Teaching is about establishing and sustaining connection between curious minds to create and to share ideas and knowledge. Exams are about generating distance and social barriers to safeguard privilege. They are harmful to students and harmful to scholarship.
What is an exam?
There is an inherent contradiction in the fact that graded exams are such a central part of higher education.
Most exams are supposed to test the extent to which an examinee has understood, reflected, and internalized a specific bit of knowledge from a larger body of knowledges that constitutes a scientific discipline (e.g. theories, methods, data, contexts, problems, histories, positions, but also practices of writing and speaking, conventions of discourse and argumentation). The knowledge that is tested is, by its elevation to testing material, understood as important to the discipline, and its retention and the ability to work with it is understood to be part of mastering the discipline. Mastery of the discipline is the grounds on which degrees are granted.
The exam is a mechanism to keep students at a distance from the outward signs of mastery, the degree
Thus, the exam becomes a gate-keeping mechanism, a means not to advance students in their studies by imparting canonical knowledge onto them, but to keep them at a distance from the outward signs of mastery, the degree. The exam is what separates students from the privilege to claim mastery – which is entirely different from having achieved it. 1
Once we subjugate knowledge to the logic of the exam, it becomes entangled in a power play that hurts not only students, but also the scientific endeavour as such.
First, the fact that grades are detrimental to students’ intrinsic motivation to learn is well-researched, and that the extrinsic pressure to study for good grades makes students ill becomes more and more apparent with every new report about the rising numbers of students who suffer from depression and anxiety.
Second, once a specific piece of knowledge is being used as an examination tool, social stratification becomes its primary function, while its function as part of education, of mastery, and of the connection with the historically grown body of scholarship becomes secondary. Knowledge’s original purpose and relevance within the discipline is rendered meaningless in the utilitarian isolation that the exam submits it to, as its purpose becomes to sort human capital and keep privileges from those who don’t retain, regurgitate, and perform in ways that suit the form of the exam.
Exams alienate students from science and scholarship
Third, by making knowledge into a power play performance that is extrinsic and even contradictory to scientific values of inquiry, curiosity, and discourse, exams also alienate students from science and scholarship. This is maybe the most tragic way in which exams undermine education as such: They dull inquisitive human beings in their curiosity by prioritizing standard answers over the exploration of ideas and learning.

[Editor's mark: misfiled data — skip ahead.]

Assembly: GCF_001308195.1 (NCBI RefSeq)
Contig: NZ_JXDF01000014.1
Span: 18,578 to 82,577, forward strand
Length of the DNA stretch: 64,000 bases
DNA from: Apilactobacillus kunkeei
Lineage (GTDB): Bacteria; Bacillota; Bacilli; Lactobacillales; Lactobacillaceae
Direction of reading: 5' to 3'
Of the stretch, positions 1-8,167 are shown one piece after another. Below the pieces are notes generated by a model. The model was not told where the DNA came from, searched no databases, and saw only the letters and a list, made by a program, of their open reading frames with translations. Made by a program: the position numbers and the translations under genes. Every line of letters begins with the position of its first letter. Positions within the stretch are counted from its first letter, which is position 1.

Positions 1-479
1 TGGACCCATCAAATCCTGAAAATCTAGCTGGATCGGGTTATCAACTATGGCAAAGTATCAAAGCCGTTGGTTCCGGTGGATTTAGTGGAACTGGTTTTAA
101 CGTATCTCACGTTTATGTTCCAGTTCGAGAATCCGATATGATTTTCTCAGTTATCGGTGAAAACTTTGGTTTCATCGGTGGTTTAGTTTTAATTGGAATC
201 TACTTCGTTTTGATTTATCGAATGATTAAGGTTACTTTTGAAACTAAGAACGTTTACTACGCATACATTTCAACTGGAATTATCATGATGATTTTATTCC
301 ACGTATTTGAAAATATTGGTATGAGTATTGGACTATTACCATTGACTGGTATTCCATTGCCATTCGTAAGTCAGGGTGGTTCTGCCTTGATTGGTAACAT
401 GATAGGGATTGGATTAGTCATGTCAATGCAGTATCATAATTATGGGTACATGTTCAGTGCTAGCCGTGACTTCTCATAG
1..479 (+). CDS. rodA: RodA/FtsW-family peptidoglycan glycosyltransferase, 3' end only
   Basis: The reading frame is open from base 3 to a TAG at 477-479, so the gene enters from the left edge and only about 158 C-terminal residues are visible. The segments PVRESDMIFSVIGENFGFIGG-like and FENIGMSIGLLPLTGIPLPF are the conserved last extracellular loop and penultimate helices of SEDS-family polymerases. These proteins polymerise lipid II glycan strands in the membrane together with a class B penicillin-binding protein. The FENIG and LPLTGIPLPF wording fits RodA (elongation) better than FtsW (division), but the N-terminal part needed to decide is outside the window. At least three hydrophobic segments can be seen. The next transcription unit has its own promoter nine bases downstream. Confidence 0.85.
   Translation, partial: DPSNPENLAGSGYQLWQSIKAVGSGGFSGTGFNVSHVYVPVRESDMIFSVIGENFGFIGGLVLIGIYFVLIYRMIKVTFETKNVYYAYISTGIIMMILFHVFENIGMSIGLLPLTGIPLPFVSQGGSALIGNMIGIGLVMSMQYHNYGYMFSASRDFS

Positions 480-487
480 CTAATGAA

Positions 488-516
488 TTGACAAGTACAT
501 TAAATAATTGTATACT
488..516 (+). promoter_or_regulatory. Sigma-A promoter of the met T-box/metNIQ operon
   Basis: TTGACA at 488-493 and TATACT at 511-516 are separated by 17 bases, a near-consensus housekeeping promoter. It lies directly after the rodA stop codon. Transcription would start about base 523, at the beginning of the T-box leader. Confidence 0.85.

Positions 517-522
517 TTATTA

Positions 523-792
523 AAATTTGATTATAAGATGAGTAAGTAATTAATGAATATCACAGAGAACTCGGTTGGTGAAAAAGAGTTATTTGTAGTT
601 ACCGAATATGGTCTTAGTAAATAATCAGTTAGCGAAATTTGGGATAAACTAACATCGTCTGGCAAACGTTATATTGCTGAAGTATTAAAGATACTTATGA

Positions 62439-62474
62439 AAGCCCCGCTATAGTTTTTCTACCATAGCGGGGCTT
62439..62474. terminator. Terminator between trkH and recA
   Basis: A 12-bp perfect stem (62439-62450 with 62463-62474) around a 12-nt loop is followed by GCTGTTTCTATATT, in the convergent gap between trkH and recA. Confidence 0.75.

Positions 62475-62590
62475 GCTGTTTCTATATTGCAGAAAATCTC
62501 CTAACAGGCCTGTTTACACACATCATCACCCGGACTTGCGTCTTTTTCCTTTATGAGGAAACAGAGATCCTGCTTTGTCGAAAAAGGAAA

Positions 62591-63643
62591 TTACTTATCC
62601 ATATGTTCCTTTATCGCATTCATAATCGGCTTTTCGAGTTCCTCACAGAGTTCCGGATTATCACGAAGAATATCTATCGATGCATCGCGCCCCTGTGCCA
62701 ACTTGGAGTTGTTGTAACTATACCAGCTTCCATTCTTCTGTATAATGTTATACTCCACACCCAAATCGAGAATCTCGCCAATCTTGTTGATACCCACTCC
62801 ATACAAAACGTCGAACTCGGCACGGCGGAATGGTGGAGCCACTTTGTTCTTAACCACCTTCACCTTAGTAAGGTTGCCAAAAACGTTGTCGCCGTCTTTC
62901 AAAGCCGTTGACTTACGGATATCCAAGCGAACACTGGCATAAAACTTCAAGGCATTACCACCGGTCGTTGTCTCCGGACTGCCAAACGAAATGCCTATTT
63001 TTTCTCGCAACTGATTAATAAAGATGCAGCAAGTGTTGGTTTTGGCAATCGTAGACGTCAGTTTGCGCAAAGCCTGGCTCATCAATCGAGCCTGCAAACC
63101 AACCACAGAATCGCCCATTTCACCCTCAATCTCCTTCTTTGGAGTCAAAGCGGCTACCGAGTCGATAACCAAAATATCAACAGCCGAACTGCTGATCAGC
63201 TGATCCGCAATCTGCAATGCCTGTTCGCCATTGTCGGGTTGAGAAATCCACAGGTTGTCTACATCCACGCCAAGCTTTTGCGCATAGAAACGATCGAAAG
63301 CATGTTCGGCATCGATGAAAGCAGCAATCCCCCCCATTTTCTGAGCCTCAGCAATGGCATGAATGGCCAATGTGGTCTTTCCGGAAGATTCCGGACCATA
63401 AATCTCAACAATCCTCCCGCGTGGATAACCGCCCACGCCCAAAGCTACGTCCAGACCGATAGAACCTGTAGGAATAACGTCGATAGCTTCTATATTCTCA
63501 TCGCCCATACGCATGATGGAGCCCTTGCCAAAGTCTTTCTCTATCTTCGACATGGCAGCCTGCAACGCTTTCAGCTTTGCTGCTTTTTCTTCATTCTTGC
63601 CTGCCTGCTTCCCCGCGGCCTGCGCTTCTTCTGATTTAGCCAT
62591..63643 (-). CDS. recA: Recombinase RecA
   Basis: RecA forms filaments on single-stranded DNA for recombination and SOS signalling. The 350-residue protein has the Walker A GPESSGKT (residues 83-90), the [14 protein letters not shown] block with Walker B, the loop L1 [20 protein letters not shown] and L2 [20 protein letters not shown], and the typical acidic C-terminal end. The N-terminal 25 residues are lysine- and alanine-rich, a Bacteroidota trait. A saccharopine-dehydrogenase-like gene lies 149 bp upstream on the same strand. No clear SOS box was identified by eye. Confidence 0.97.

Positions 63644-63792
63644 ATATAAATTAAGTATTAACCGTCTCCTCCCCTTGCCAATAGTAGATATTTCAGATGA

Scholarship and education are about connection
Scholarship is all about establishing and sustaining connection – as is education
Scholarship is all about establishing and sustaining connection both on the individual and the social level: On the individual level, it is about the structured connection of ideas, about the struggle with difficult questions and the freedom of mind to pursue answers. On the social level, it is about the connection between human beings in inspiration and argument, in agreement and conflict about ideas that matter.
Education – the relationship of learning and teaching – is about exactly the same forms of connection: understanding and exchange.
By uprooting knowledge from its context in scientific inquiry and by making it into a currency of market economies in the context of education, the process of examination eliminates both the individual and the social level of connection: It shuts off knowledge from meaning-making by transforming learning from an individual broadening of intellectual horizons into an exercise of narrow-mindedness; and it shuts off the interpersonal connection between investigative minds – experts and novices who are scholars and learners alike – by submitting it to a hierarchy of assessment and evaluation.
In our educational institutions and our everyday teaching, examination and testing are such a fixture that it’s difficult to avoid them or think beyond them. But part of our Unconditional Teaching project is to do exactly that: find constructive alternative ways to deal with the – often harmful – constraints of the system we work in.
In the article Learning with the freedom to make mistakes, Katharina and I have begun to collect ideas – many from our own practice – on how to adopt teaching methods that emphasize developing knowledge freely through open-ended research processes over testing.
But what about you?
If you read this as a teacher, what are your strategies that allow you to get more teaching done and less examining?
If you read this as a student, what are your strategies that help you safeguard your curiosity and your intrinsic motivation for inquiry despite being tested?
I don't even want to address the obvious issue here that ‘mastery’ can never be reduced to the content of a series of exams, nor to a certificate. The degree itself is extrinsic to education itself; it is instead a shorthand currency used in the market economy of educational institutions and outside of them. ↩